After experiencing and loving the two Peter Cushing Movies at the tender age of five, I was fortunate that that same year BBC 2 decided it would be a good idea to repeat several Jon Pertwee stories and began by showing Spearhead from Space. As much as I enjoyed it, I shrank away from the Television Screen in pure terror and spent most of the night struggling to sleep. It’s not an entirely original story for a Doctor Who fan, most young Children seem to have found this a particularly harrowing story but I find it quite incredible that a piece of television made 38 years before I saw still had the same impact it did in its day. I’m not sure whether it’s due to this but since then Spearhead from Space has become one of my favourite stories and is easily one of the most important moments in me developing my love for the show. It’s also recently, due to it being the only classic Doctor Who story shot entirely on film (aside from the TV Movie) been released on Blu-Ray and was the first Doctor Who story in the main range to be released on DVD. If anything I think all of these things show the lasting appeal of this story and the importance of its place in Doctor Who History.
Welcome one and all- Please leave sanity at the door
A Teenage boy with a passion for all things nerdy! Expect a lot of Doctor Who, Cult/Horror Movies, Literature and Novels, History, Comic Books and random thoughts. Posts published weekly on a Friday evening. DISCLAIMER: I do not own any of the items reviewed on this site and i also do not own of the pictures (unless stated so). If you own one of the photos and wish for it to be removed contact me at this adress: Super.firstname.lastname@example.org. However all of the written work is my own and is protected under copyright law.
Sunday, 17 November 2013
Saturday, 16 November 2013
As the 50th anniversary looms ever closer, I’m going to be putting greater emphasis on Doctor Who and celebration of it as one of the greatest Science Fiction shows ever produced. So for the next week you can expect (hopefully anyway!) a different Doctor Who related post per-day. Now I’ve already discussed one of the best Doctor Who stories of all time (Talons of Weng-Chiang) but I feel that considering Doctor Who owes much of its success to them, I would be missing a trick if I didn’t look at one of the best Dalek stories. First appearing in 1963 in the second ever Doctor Who serial they have since appeared in 24 televised stories, 2 Movies, 41 audio stories, 6 Novels and 43 Magazine comic strips not to mention cameo appearances and other spin off media too varied to mention. The story I’m looking at today though, is what I personally consider to be the single greatest Dalek story ever in any medium. David Whitaker wrote two TV Dalek stories in the 1960’s (as well as a Dalek Novel, play and a heap of comic strips) and both of these adventures show the Daleks at their most cunning and evil. They story manipulate the characters to their own ends, they force the Doctor to experiment on Jamie and for the first time we meet their emperor. It’s a seven episode epic that was originally intended as the final adventure for the Daleks, with creator Terry Nation planning to give them their own show in America.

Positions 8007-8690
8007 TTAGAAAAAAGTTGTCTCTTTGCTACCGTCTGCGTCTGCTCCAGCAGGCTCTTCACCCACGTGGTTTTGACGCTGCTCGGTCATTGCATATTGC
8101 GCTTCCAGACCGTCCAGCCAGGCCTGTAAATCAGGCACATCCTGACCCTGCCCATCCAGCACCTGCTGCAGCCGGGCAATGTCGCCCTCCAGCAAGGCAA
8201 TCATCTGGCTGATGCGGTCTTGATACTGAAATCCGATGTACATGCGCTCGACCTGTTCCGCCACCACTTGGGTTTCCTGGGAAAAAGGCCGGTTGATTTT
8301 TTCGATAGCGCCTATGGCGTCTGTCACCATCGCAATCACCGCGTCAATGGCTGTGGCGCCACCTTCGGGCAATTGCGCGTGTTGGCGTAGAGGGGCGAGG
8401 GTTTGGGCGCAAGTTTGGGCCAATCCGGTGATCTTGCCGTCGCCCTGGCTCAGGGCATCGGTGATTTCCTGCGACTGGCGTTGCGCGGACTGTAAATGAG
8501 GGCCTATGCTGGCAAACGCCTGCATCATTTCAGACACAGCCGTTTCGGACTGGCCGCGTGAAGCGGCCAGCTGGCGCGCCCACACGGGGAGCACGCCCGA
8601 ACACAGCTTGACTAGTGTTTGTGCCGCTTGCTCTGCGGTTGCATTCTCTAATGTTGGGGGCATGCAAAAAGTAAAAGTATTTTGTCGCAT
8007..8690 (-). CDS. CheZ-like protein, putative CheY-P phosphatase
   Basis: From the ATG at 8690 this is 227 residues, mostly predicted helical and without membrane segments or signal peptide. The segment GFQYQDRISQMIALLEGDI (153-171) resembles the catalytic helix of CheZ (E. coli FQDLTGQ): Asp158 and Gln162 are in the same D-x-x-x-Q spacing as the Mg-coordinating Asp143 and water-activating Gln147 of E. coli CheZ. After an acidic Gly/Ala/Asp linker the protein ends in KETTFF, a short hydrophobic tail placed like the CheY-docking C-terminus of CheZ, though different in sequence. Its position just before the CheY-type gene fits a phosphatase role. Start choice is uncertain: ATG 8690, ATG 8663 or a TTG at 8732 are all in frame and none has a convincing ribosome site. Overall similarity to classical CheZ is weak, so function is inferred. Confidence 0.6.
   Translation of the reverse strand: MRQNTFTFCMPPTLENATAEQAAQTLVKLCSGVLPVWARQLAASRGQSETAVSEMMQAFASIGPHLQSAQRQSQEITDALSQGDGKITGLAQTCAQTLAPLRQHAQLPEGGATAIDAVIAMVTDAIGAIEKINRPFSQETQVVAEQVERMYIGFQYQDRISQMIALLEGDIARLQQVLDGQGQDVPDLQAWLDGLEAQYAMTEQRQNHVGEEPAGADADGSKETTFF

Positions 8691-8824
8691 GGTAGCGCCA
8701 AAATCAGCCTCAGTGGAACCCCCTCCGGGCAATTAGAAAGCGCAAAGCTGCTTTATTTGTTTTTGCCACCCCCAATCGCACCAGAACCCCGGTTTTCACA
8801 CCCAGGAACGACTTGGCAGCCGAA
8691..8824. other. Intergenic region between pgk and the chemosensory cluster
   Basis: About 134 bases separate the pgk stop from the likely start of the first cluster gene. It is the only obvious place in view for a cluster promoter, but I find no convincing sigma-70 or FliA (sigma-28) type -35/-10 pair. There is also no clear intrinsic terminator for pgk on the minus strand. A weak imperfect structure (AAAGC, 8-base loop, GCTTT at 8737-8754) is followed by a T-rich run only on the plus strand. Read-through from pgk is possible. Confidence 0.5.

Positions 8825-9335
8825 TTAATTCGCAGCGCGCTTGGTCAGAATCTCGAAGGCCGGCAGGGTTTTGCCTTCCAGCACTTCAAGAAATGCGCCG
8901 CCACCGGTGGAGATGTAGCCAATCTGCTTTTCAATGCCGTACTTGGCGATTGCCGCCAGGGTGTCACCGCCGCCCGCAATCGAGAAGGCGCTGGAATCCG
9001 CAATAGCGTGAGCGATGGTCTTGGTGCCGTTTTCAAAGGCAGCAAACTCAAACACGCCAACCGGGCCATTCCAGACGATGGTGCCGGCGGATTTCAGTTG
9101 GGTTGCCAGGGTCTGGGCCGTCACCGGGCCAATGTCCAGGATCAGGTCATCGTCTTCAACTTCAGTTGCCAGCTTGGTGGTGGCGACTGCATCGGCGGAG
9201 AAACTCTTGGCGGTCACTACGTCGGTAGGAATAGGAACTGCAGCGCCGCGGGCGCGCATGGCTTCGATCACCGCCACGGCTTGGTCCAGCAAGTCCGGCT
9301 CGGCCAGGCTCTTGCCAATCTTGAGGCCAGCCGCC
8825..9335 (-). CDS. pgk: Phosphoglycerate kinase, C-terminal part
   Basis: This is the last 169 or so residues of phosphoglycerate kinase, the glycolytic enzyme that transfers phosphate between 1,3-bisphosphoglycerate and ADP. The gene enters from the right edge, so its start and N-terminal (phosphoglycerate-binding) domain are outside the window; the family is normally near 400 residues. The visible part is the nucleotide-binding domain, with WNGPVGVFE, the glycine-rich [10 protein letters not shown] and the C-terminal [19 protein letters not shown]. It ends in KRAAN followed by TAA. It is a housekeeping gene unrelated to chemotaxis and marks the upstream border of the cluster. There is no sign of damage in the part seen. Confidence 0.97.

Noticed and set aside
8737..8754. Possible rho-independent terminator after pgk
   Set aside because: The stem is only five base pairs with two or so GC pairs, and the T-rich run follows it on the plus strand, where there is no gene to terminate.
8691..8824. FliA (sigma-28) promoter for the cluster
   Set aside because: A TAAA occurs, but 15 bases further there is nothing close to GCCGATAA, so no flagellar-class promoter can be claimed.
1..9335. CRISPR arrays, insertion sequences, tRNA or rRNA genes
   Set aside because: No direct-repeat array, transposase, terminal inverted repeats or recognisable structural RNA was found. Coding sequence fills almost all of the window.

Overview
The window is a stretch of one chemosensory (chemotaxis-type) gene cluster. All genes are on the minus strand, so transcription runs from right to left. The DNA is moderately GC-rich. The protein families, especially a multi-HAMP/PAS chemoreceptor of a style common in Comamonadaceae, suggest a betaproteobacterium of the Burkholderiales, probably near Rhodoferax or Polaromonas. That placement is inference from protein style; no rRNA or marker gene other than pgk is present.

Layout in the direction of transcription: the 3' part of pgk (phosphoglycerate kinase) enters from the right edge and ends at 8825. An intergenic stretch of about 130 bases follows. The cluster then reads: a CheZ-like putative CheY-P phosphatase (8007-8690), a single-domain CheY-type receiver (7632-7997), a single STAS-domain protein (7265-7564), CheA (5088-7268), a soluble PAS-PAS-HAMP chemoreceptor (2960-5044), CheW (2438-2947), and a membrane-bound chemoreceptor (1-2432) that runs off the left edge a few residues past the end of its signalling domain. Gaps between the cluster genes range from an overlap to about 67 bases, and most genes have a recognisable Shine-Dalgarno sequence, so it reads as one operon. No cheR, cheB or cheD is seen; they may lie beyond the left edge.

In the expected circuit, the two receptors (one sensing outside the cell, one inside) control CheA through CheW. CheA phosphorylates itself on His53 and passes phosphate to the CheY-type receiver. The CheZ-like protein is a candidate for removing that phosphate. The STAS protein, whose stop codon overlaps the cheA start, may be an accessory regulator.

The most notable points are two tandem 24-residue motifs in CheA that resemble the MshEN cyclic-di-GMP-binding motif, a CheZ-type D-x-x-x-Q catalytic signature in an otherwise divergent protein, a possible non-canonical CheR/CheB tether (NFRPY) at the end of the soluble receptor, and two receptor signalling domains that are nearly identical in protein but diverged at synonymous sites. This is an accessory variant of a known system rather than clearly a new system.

Sunday, 3 November 2013
I think it’s fair to say that Nigel Kneale’s ‘The Quatermass Experiment’, has become legendary in the world of Science Fiction and for extremely good reason. Not only is it a defining piece of British Sci-fi (influencing other Science Fiction greats such as Doctor Who, 2001: A Space Odyssey (1968) and Alien (1979)) but a defining piece of Television in general. Broadcast live, the serial pushed the boundaries of what was capable at the time and indeed was a huge gamble, unlike anything ever seen before it in both story and style. During the early 1950’s the most popular science fiction was the American sort, movies like The Thing from Another World (1951) and ‘schlocky’ B-Movies such as Robot Monster (1953) and Cat Women of the Moon (1953). Now please don’t misunderstand me, whilst some of these films (the Thing for example) are undisputed classics, others, to say the least, are somewhat lacking in character development and have a disappointing ‘hammy’ feel. Kneale took this tongue in cheek approach and threw it out the window along with the stereotypical characters that often populated the worlds these movies were set in. Kneale's story was set in the real Britain of the 1950’s; he used recognisable landmarks and characters who had lives outside of what was happening in the main plot. In short he created a masterpiece.